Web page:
1. B. Magazine articles tend to be overly specific and less academic in content.
2. D. Many students will still prefer to read a book in its traditional format rather than in a magazine or through electronic media.
3. B. Elementary school libraries thrive when borrowing periods are long and parents are kept apprised of the books their children have checked out.
4. A. Buying books from a bookstore is generally more expensive, but is the preferred way to quickly acquire individual titles.
5. D. Racist literature is a controversial topic in library science; most authorities agree that it is useful for students to have access to examples of racist doctrine so that they can study its inequalities and irrationalities.
6. D. Peer-to-peer coaching allows professionals to form friendships that may be extremely helpful when problems arise.
7. B. The best way to learn most computer programs is through direct experience with supervision.
8. A. Nature is a research journal and is much too sophisticated for young children.
9. C. Mission statements are an opportunity for specialists to make their educational philosophy.
10. A. With young students, it is not advisable to approach a new unit from an overly intellectual angle.
11. D. Librarians use these trade journals to find out about new books and instructional methods.
12. C. Libraries typically give the absorbed periodical the title and numbering of the absorbing periodical.
13. D. School libraries are advised to carry very few mass-market paperbacks.
14. B. The SAA was founded in 1934.
15. B. Compendia are good sources for students who do not have time to read entire original books.
16. Answer: D. In the twenty-first century, librarians are media specialists whose responsibility is to help students learn to read and appreciate the variety and volume of information available in all types of resource material. When students hone their reading and comprehension skills, they grow into critical thinkers and creative problem-solvers. Enhancing their background knowledge means they are better informed about their community and the world beyond their own backyard. They learn to understand diversity and how to function in an environment that demands acceptance of different ethnic, cultural, economic and gender groups. There are many ways librarians help students accomplish these important goals:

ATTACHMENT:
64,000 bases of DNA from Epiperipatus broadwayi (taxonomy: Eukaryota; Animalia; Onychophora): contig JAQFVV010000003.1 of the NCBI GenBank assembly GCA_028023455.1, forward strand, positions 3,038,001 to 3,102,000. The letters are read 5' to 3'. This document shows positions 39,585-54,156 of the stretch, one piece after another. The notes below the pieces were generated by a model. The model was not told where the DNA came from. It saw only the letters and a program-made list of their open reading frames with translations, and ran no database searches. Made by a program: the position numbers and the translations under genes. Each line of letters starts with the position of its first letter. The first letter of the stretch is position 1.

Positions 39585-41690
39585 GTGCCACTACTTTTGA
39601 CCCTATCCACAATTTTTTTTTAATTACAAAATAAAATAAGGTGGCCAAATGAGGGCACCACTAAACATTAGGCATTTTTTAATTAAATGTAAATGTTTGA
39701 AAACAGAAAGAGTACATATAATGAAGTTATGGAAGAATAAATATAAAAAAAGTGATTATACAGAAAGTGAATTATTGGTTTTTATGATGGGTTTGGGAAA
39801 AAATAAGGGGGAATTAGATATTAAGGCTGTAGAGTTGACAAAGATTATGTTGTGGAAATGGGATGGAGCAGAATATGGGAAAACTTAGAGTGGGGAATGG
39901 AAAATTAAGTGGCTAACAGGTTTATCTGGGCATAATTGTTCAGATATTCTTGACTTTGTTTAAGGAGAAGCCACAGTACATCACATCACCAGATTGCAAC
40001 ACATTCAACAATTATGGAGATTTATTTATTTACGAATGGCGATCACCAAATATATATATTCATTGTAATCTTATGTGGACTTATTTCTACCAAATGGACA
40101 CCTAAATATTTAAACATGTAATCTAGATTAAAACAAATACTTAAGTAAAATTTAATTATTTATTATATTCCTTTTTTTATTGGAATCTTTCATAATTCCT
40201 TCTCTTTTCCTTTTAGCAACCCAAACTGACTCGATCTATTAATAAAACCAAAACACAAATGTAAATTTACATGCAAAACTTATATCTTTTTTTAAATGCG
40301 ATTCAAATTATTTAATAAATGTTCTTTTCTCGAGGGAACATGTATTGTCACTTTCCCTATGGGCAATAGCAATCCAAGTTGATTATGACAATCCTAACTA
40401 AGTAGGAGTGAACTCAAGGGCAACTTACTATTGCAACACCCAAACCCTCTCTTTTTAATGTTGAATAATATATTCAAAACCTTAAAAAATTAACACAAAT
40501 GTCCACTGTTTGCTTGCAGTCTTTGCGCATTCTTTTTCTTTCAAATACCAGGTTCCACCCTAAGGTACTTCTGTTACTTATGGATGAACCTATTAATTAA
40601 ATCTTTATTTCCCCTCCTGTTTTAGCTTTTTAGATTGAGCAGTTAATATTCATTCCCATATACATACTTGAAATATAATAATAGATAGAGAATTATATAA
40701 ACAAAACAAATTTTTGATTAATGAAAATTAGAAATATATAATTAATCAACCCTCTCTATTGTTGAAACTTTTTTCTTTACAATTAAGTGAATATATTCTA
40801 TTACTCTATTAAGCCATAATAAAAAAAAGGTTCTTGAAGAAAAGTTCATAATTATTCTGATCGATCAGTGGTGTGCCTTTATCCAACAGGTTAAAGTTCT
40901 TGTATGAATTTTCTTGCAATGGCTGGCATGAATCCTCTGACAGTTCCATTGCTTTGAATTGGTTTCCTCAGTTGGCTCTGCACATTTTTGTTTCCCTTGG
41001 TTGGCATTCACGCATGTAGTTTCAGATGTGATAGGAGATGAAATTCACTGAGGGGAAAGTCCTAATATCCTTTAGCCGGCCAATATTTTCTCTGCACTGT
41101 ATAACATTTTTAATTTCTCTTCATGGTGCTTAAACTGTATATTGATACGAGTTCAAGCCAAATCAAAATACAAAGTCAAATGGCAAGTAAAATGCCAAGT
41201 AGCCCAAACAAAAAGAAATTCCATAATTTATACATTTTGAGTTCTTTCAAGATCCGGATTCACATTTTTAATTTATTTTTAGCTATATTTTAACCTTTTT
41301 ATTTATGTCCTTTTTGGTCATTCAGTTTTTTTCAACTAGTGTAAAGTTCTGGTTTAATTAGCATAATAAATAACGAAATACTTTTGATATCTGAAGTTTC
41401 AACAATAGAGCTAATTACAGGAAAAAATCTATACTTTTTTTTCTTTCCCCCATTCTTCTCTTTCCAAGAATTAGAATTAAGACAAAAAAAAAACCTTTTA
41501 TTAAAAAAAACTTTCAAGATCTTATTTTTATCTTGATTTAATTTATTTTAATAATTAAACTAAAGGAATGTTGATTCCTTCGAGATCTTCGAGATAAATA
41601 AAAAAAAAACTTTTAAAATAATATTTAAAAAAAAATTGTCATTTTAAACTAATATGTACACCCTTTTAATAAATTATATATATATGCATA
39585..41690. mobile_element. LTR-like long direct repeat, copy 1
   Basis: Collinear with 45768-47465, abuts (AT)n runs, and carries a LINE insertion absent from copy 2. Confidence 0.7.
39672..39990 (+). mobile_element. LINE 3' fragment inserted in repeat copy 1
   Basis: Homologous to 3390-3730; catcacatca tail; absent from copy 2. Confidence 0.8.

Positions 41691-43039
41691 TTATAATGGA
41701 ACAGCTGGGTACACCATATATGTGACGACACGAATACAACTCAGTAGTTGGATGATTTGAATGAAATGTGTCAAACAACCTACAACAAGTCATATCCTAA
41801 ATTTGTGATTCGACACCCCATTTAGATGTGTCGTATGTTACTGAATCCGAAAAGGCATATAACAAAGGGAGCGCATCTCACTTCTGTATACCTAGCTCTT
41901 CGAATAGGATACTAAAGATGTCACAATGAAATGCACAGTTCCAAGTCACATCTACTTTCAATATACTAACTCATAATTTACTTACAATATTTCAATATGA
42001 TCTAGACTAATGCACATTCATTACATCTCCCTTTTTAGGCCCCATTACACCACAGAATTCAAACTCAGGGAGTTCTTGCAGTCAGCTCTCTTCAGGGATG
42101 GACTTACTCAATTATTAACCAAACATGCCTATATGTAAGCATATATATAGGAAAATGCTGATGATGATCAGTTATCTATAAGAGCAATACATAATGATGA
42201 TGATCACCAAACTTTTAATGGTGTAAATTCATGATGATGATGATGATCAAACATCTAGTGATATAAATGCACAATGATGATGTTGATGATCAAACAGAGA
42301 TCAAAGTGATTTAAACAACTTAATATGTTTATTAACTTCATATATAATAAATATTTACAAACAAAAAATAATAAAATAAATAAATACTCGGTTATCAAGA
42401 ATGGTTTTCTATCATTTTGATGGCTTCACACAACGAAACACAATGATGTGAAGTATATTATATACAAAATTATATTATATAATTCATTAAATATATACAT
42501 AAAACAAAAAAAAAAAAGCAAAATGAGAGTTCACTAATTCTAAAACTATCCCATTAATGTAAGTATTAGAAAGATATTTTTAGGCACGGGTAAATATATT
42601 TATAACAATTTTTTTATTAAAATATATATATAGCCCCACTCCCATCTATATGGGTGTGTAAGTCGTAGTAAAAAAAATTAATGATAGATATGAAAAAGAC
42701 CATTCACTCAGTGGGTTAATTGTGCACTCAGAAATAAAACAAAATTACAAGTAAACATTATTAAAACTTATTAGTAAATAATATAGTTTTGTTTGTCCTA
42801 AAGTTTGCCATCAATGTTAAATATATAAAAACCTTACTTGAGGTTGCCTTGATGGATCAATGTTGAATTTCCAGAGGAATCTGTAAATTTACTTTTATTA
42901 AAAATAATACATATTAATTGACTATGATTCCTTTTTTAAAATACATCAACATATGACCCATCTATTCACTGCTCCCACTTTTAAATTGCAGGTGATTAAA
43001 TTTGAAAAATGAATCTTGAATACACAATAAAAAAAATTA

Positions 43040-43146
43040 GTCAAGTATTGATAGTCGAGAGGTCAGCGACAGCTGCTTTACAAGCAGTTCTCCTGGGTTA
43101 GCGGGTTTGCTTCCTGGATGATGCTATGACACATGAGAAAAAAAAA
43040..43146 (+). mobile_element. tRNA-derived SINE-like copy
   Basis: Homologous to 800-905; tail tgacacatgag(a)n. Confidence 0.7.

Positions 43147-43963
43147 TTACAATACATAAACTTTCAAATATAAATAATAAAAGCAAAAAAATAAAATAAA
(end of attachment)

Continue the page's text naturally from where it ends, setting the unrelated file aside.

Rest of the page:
Provide access to material in many formats: Fiction, non-fiction and reference books, CDs, videos, newspapers, Internet access, etc.
Stimulate interest in reading, watching, listening and integrating new information and ideas.
Work with teachers to plan, teach and evaluate various resources.
17. Answer: B. According to the Texas State Library and Archive Commission, core values librarians should strive to impart are:
Academic Achievement: Provide a quality program
Access For All: Equitable and universal access by everyone
Reading: Encourage students to read, watch and listen for understanding and pleasure; create an environment that supports a passion for learning
Lifelong Learning: Teach students how to learn; provide skills to become confident, independent, contributing members of society
Technology: Teach students how to use technology; explain benefits and risks; make sure they understand how to evaluate data found on the World Wide Web
Information Literacy: Teach students how to access data efficiently and effectively; help them learn to separate fact from fiction and utilize information appropriately
Innovation: Investigate, initiate and implement positive ideas that help prepare students for life after their formal education is complete
Intellectual Freedom: Promote, develop and facilitate age-appropriate access to a wide variety of knowledge, opinions and intellectual activities
18. Answer: B. The American Library Association defines intellectual freedom as “the right of every individual to both seek and receive information from all points of view without restriction. It provides for free access to all expressions of ideas through which any and all sides of a question, cause or movement may be explored. Intellectual freedom encompasses the freedom to hold, receive and disseminate ideas.” If one of the main responsibilities of education is to teach students to be critical thinkers and creative problem-solvers, they must be exposed to a variety of thoughts, opinions and interpretations. If they are not allowed to explore all sides of an issue, they will be at an enormous disadvantage and their conclusions will be based on incomplete and/or biased information. America is defined by its acceptance of intellectual freedom. There is no restriction on having and expressing thoughts and ideas. Supreme Court Justice Abe Fortas said, “It can hardly be argued that either students or teachers shed their constitutional rights of free speech or expression at the schoolhouse gate.”